Update 22nd March 2021

The allowance of ‘goods’ being taken from the UK to the EU is important if you wish to take spare parts and replacements for your boat. Until recently the maximum allowance was E430 per person, a threshold that it is easy to exceed if you are taking out sails, a starter motor, rigging parts etc. However, a call to the Netherlands customs authority (0031 45 574 30 31) gave verbal assurance that the allowance was to be increased to E1200 per person. This information has not yet been updated on their customs site ( It is worth having documentation to show that items that are (or appear to be) expensive are in fact worth the value that you declare. Should the customs authority decide that the value of your ‘goods’ exceeds your allowance (or combined allowance for two or more people) then you will pay duty on all items, not just those in excess of the allowance.

Update 8th February 2021

Now that Project Fear is over, everything that is unpleasant about Brexit is undeniably real. So I will share this with you: (1) If I bring Lady Christina back to the UK from Holland after 31st December this year (2021), I will have to pay VAT and import duties, based on her current value. This is the case even if she is just visiting, because I reside in the UK so I am deemed to be imorting her; (2) Any boat visiting the EU and remaining there for more than 18 months will be deemed to have been exported and will be charged VAT and import duties by the EU. (3) Any UK resident can only visit the EU for 90 days in any 180 day period- the first day of which is set by the first day of your visit. Visit…/visa-calculator/calculator.htm… to calculate your visits, and…/consequences-of…/ to find out what will happen to you if you overstay.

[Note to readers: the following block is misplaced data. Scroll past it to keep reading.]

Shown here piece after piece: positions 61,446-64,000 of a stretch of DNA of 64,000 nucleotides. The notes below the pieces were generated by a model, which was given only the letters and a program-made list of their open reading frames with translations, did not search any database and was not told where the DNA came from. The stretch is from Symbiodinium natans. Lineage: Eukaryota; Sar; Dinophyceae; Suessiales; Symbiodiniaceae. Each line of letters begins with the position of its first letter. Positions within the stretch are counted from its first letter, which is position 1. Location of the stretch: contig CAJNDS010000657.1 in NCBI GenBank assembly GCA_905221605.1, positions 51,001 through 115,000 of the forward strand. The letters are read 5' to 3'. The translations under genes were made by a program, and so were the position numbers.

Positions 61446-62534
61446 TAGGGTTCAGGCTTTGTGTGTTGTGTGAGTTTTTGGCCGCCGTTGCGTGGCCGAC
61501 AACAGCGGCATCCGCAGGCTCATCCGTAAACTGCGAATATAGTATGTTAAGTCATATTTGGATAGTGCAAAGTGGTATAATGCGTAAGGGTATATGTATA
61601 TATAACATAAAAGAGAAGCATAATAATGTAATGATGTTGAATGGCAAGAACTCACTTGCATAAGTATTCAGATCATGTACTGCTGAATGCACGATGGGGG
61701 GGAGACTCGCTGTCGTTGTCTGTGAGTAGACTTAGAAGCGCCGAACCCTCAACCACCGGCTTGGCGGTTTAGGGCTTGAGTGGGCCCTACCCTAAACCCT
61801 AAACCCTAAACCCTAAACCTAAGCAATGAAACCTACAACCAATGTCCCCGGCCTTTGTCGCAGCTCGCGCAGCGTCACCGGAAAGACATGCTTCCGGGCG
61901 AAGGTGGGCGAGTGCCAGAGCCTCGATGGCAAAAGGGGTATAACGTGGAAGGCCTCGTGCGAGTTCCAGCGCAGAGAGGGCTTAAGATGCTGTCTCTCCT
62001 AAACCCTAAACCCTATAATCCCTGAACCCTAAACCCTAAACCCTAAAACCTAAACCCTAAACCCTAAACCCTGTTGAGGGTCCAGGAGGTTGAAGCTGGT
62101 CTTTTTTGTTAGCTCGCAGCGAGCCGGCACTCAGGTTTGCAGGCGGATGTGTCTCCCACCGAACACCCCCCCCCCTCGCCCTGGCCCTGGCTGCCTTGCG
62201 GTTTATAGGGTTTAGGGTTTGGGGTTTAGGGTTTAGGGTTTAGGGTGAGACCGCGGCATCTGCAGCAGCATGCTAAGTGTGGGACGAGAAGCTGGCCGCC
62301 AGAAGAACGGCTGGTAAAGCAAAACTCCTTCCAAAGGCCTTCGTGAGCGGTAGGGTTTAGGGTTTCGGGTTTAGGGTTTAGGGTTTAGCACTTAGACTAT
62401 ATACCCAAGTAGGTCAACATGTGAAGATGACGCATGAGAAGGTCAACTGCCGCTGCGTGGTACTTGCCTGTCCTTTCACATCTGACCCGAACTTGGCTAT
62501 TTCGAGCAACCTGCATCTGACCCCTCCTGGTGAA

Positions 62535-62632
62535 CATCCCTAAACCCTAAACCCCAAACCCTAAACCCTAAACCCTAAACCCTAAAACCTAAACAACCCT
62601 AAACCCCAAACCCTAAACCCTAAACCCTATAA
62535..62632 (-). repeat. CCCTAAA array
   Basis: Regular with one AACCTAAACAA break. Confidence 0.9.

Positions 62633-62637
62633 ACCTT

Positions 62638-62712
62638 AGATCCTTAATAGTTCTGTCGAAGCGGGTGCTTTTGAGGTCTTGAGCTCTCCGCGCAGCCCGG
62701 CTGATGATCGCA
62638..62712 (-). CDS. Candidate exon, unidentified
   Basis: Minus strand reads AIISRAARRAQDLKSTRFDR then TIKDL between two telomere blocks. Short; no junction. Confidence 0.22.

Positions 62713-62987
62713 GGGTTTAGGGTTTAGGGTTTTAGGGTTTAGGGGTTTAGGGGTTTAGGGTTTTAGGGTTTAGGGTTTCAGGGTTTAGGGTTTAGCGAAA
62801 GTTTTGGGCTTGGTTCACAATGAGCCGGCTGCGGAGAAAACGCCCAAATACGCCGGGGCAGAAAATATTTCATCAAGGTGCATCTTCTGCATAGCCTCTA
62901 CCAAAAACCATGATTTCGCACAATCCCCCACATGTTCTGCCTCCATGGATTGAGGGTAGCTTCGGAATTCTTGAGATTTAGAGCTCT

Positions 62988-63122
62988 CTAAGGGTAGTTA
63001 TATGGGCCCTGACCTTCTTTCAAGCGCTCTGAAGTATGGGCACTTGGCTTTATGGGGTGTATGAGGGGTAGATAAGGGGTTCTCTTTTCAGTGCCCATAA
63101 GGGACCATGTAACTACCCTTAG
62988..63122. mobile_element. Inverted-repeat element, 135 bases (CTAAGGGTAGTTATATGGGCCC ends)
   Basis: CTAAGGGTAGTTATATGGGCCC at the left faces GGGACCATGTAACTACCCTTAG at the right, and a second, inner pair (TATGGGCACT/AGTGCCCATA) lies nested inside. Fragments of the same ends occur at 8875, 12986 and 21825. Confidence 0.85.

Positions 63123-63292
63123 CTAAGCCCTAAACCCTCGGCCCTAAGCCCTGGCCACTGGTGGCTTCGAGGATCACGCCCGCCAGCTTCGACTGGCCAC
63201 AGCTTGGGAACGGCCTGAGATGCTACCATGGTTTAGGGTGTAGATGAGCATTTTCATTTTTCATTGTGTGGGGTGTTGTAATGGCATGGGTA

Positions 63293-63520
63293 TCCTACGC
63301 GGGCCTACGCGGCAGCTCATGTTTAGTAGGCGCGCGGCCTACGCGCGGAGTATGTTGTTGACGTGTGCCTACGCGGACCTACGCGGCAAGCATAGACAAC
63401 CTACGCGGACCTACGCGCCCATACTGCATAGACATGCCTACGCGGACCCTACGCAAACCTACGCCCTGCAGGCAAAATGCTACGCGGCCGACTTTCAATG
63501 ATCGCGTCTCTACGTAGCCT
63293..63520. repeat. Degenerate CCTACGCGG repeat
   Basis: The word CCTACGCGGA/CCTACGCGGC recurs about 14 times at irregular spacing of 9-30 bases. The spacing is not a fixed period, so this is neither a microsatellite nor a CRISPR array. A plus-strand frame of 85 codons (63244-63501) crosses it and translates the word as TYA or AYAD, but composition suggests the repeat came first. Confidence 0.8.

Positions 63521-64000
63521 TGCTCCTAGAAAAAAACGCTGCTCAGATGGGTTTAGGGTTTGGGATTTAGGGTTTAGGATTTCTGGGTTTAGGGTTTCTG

Update May 26th 2019:

Since the last post- 14 months ago- the resolution of Brexit has been set back twice and our membership of the EU is currently due to finish on (or before!) 31st October 2019. Until the form of Brexit is decided (hard, soft, sunny side up or cancelled altogether) our future status is as uncertain as it was in March 2018. At one point, the RYA was concerned over the real possibility that a UK boat would be able to leave Europe and return without paying import duty or VAT, but would have to pay these fees if it simply arrived from the UK since it could be said to have been exported from the EU. You see…

(NB The above fees are only applicable if the boat stays in Europe for more than 18 months, like we have!)

Update March 29th 2018:

The RYA assumes that the current arrangements will remain in place an applicable until December 2020 (ie for the duration of the transition arrangements).

The following points are all up for negotiation at this time, on the assumption that the UK will leave the EU:

  1. At present, non-residents of the EU may only visit EU countries for 90 days out of any 180 day period. (This is a little like car insurance, which can’t stretch for more than 90 days- but you may have another 90 days non-concurrently at the discretion of your policy). The UK is already not a part of the Schengen Area (in which passport checks and visas are waived), and the Schengen agreement has been subsumed into EU law. Therefore we are not in a good place for changing our travel status and may well end up with maximum 90 day visit durations.
  2. Visits to and from the EU by recreational boats need to be covered by visas (or a lack of them) that acknowledge the non-commercial use of boats.
  3. A British boat needs to retain its status as ‘Union Goods’ – that is, made in the EU and able to cross internal borders without re-declaring VAT-paid status.
  4. Other regulations currently exist for approved certification of training, which needs to be maintained.

Lady Christina already has the appropriate Union Goods paperwork and Schengen forms for her crew. Nevertheless we anticipate that visits to the Netherlands may well be parcelled up into 90-day parcels from 2019 onwards.